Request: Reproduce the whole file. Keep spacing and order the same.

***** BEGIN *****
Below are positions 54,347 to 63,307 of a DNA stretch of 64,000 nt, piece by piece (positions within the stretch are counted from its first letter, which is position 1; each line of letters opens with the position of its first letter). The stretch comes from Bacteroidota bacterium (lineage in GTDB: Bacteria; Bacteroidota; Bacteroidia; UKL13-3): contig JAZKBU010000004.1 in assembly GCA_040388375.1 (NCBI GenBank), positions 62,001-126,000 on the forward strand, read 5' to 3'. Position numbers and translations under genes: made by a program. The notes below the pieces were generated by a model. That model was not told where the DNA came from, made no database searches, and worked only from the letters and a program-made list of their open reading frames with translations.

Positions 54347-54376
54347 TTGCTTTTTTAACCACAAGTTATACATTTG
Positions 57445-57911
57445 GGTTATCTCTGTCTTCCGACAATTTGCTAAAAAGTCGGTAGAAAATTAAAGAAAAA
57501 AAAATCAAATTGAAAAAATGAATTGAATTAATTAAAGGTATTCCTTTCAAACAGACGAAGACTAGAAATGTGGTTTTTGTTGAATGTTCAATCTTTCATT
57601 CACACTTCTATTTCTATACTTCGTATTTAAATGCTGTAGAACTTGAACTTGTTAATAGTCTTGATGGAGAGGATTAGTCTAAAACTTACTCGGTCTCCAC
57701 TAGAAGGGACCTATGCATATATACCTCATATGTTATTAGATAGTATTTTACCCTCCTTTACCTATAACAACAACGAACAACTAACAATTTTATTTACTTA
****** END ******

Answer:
Below are positions 54,347 to 63,307 of a DNA stretch of 64,000 nt, piece by piece (positions within the stretch are counted from its first letter, which is position 1; each line of letters opens with the position of its first letter). The stretch comes from Bacteroidota bacterium (lineage in GTDB: Bacteria; Bacteroidota; Bacteroidia; UKL13-3): contig JAZKBU010000004.1 in assembly GCA_040388375.1 (NCBI GenBank), positions 62,001-126,000 on the forward strand, read 5' to 3'. Position numbers and translations under genes: made by a program. The notes below the pieces were generated by a model. That model was not told where the DNA came from, made no database searches, and worked only from the letters and a program-made list of their open reading frames with translations.

Positions 54347-54376
54347 TTGCTTTTTTAACCACAAGTTATACATTTG
Positions 57445-57911
57445 GGTTATCTCTGTCTTCCGACAATTTGCTAAAAAGTCGGTAGAAAATTAAAGAAAAA
57501 AAAATCAAATTGAAAAAATGAATTGAATTAATTAAAGGTATTCCTTTCAAACAGACGAAGACTAGAAATGTGGTTTTTGTTGAATGTTCAATCTTTCATT
57601 CACACTTCTATTTCTATACTTCGTATTTAAATGCTGTAGAACTTGAACTTGTTAATAGTCTTGATGGAGAGGATTAGTCTAAAACTTACTCGGTCTCCAC
57701 TAGAAGGGACCTATGCATATATACCTCATATGTTATTAGATAGTATTTTACCCTCCTTTACCTATAACAACAACGAACAACTAACAATTTTATTTACTTA